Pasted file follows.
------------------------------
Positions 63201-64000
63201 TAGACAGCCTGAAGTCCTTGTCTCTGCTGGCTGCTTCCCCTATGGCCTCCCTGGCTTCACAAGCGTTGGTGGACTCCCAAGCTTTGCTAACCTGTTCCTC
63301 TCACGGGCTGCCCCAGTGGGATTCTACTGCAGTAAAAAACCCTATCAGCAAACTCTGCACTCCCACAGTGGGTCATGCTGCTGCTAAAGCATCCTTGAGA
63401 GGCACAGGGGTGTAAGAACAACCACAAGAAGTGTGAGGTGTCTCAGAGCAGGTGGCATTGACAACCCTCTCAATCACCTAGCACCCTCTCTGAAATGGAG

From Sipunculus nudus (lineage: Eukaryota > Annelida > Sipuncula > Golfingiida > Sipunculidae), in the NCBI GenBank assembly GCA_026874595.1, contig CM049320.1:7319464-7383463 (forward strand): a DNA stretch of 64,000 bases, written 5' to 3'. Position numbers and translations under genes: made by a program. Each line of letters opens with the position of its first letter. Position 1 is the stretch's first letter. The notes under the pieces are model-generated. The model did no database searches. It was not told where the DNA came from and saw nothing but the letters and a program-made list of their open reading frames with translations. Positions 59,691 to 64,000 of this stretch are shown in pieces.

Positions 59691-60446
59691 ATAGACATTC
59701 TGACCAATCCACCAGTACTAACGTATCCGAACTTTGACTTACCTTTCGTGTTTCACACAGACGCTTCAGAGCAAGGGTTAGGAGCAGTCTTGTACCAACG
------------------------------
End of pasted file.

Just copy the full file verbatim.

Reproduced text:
Positions 63201-64000
63201 TAGACAGCCTGAAGTCCTTGTCTCTGCTGGCTGCTTCCCCTATGGCCTCCCTGGCTTCACAAGCGTTGGTGGACTCCCAAGCTTTGCTAACCTGTTCCTC
63301 TCACGGGCTGCCCCAGTGGGATTCTACTGCAGTAAAAAACCCTATCAGCAAACTCTGCACTCCCACAGTGGGTCATGCTGCTGCTAAAGCATCCTTGAGA
63401 GGCACAGGGGTGTAAGAACAACCACAAGAAGTGTGAGGTGTCTCAGAGCAGGTGGCATTGACAACCCTCTCAATCACCTAGCACCCTCTCTGAAATGGAG

From Sipunculus nudus (lineage: Eukaryota > Annelida > Sipuncula > Golfingiida > Sipunculidae), in the NCBI GenBank assembly GCA_026874595.1, contig CM049320.1:7319464-7383463 (forward strand): a DNA stretch of 64,000 bases, written 5' to 3'. Position numbers and translations under genes: made by a program. Each line of letters opens with the position of its first letter. Position 1 is the stretch's first letter. The notes under the pieces are model-generated. The model did no database searches. It was not told where the DNA came from and saw nothing but the letters and a program-made list of their open reading frames with translations. Positions 59,691 to 64,000 of this stretch are shown in pieces.

Positions 59691-60446
59691 ATAGACATTC
59701 TGACCAATCCACCAGTACTAACGTATCCGAACTTTGACTTACCTTTCGTGTTTCACACAGACGCTTCAGAGCAAGGGTTAGGAGCAGTCTTGTACCAACG